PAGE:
Somalia Risk Report
Security travel advice for Somalia
Threat level: High
The current travel advice for Somalia is to avoid all travel to this country at any cost. Not only is the level of serious crime in Somalia substantially high but terrorist groups such as Al Shabab, operate in many parts of Somalia above any law or jurisdiction. It is advised that if you in a foreign national in Somalia to leave straight away, as there is a high risk of kidnappings and there have also been many cases of executions in recent years.
There is also a high threat of piracy in the Gulf of Aden. Piracy is one of Somalia’s major issues. All sailing yachts under their own passage or any other private vessels should remain out of the areas of the Indian Ocean and Arabian Sea that surround Somalia, as attacks are highly likely.
Recent Security Risk Events
In January 2017 13 people were killed and many others injured in a coordinated gun-and-bomb attack carried out by al-Shabab at a popular hotel in Somalia's capital, Mogadishu. In the same month Al-Shabaab killed 66 Kenyan soldiers in a coordinated attack on the city of Kulbiyow.
On the 31st of July 2016 there were two explosions outside of a police department in the capital of the country. The bombs rocked the gate of Somalia's Criminal Investigation Department (CID) in Mogadishu. The terrorist group Al-Shabaab immediately claimed responsibility for the attack in which at least 15 wete killed, 7 of them civilians after the gunmen stormed police HQ. The attack is reported to have lasted half an hour, triggered by two explosions.
In June 2016 Naso-Hablod hotel in Mogadishu was attacked by Al-Shabaab militants. Several people were killed during this attack, including security guards, civilians and some of the attackers. Al-Shabaab attacks such as this incident are common in the capital.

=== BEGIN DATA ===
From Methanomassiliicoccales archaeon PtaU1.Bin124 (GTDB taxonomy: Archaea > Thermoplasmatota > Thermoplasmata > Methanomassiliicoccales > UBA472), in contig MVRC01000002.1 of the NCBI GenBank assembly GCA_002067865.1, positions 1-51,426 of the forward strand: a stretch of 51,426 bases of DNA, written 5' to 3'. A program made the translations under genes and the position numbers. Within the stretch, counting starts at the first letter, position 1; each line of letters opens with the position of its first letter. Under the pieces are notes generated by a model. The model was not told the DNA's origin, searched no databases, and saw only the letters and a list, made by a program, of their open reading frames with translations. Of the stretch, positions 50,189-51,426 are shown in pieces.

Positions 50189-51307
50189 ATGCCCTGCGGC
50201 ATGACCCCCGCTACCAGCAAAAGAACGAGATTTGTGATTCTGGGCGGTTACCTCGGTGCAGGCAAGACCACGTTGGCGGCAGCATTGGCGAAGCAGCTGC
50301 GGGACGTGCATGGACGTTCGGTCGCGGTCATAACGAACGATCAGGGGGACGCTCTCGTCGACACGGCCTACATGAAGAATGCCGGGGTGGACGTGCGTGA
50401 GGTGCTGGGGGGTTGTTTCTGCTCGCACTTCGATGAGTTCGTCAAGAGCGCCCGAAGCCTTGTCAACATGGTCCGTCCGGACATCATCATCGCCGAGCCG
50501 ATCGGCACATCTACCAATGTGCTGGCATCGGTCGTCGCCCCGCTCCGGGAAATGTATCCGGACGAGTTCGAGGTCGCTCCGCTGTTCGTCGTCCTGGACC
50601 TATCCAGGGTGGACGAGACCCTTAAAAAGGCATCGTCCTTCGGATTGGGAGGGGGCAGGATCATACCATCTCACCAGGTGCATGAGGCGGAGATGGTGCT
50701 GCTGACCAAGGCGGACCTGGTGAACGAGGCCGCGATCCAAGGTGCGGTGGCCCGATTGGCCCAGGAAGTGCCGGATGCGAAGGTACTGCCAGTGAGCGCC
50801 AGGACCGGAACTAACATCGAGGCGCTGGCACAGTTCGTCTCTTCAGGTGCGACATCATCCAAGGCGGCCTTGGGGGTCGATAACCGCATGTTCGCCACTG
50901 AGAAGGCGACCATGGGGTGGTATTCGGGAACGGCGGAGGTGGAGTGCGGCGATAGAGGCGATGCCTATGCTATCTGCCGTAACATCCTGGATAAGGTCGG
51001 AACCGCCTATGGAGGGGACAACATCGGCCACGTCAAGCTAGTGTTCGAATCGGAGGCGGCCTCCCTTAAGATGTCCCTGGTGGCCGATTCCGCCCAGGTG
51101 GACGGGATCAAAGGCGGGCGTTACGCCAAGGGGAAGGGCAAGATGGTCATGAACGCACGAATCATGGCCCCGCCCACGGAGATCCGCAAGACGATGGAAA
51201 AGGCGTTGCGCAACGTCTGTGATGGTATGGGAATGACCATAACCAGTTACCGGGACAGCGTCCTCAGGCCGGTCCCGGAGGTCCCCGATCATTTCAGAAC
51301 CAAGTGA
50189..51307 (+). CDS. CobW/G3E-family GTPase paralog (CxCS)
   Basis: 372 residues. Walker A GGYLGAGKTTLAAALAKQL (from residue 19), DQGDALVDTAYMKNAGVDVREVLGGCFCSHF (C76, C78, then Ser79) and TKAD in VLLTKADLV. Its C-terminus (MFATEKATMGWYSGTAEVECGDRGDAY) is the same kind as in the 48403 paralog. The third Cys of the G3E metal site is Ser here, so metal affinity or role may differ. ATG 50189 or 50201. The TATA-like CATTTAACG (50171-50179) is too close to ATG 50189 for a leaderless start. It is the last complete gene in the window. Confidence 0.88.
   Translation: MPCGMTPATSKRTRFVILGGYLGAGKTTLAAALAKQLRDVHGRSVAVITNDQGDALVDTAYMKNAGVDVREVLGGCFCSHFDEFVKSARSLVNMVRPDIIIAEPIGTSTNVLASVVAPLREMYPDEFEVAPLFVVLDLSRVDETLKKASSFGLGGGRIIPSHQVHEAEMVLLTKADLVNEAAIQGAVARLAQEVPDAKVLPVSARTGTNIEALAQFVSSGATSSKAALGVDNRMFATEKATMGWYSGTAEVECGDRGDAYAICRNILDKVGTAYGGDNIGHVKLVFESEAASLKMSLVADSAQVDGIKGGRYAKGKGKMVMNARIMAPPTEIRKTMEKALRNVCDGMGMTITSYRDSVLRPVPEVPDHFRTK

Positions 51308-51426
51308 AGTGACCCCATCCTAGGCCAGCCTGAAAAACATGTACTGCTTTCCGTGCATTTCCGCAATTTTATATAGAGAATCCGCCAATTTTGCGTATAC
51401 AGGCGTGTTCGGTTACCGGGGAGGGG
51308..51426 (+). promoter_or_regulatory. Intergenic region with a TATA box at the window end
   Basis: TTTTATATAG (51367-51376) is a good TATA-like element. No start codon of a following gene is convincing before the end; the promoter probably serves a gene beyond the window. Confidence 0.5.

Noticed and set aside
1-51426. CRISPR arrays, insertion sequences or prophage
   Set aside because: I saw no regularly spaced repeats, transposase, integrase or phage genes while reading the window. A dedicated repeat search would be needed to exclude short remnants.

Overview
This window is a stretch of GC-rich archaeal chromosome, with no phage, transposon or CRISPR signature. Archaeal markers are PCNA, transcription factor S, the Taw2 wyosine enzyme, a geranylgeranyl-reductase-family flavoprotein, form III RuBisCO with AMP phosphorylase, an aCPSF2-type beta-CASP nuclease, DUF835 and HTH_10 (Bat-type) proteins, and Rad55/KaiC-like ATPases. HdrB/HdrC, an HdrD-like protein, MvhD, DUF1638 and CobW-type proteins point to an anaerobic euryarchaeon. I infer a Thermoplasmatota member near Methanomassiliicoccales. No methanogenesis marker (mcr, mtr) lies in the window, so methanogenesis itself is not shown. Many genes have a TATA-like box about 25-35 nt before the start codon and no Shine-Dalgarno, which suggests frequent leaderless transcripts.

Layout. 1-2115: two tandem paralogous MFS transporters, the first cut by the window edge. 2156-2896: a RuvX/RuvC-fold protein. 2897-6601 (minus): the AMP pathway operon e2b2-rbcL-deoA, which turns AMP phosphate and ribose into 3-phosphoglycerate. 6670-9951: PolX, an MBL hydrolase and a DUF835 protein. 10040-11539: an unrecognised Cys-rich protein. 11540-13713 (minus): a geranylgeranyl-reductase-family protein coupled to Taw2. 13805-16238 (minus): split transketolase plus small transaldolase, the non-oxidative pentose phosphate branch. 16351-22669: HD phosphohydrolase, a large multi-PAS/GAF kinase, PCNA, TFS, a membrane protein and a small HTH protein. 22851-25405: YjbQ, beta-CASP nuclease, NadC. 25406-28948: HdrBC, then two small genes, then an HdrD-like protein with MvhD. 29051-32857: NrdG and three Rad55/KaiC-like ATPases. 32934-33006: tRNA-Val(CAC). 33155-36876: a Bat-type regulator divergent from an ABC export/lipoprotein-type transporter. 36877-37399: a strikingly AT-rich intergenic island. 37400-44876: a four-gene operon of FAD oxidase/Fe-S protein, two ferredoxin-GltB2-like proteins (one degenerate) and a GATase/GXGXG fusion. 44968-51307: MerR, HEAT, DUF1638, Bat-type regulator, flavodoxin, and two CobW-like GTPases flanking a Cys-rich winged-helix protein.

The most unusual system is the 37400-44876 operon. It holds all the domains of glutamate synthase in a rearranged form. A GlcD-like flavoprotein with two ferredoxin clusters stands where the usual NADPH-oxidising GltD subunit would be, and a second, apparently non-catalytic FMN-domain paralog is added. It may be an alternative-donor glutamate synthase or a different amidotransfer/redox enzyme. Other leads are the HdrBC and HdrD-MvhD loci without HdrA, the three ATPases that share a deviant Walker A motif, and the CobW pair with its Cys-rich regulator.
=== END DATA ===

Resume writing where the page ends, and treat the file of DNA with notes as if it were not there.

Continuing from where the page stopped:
Al Shabaab, a deadly and highly active terrorist group, and other notorious terrorist organisations and crime syndicates who are opposed to the Somali government and police force continue to carry out attacks in and around the Mogadishua area, other areas of Somalia and the separated state of Somaliland. Terrorist groups active in these areas have made threats against western travellers and those working for no government organisations in Somalia and Somaliland. There is ongoing serious violence between terror groups and government forces.
Terror attacks, including suicide bombings, occur frequently in Somalia. Attacks are mostly targeted at government officials and government buildings, popular hotels, restaurants and public transport including the international airport. More attacks targeted at high profile people are likely to occur.
There is a heightened threat of kidnapping for westerners in Somalia and Somaliland. Kidnapping is usually for financial gain or a political incentive and have been performed by both terrorists and criminals alike. A number of western nationals have been kidnapped in Somalia in recent years. The policy of the British government and other western nations is not to make substantive negotiations to hostage-takers.
Petty theft and serious crime is also major problems in Somalia. If for whatever reason you are in the country, extra care should be taken to keep valuables and sensitive travel documents safe.
Security precautions must be taken during travel in Somalia. It is highly advised not to enter the country without a security detail.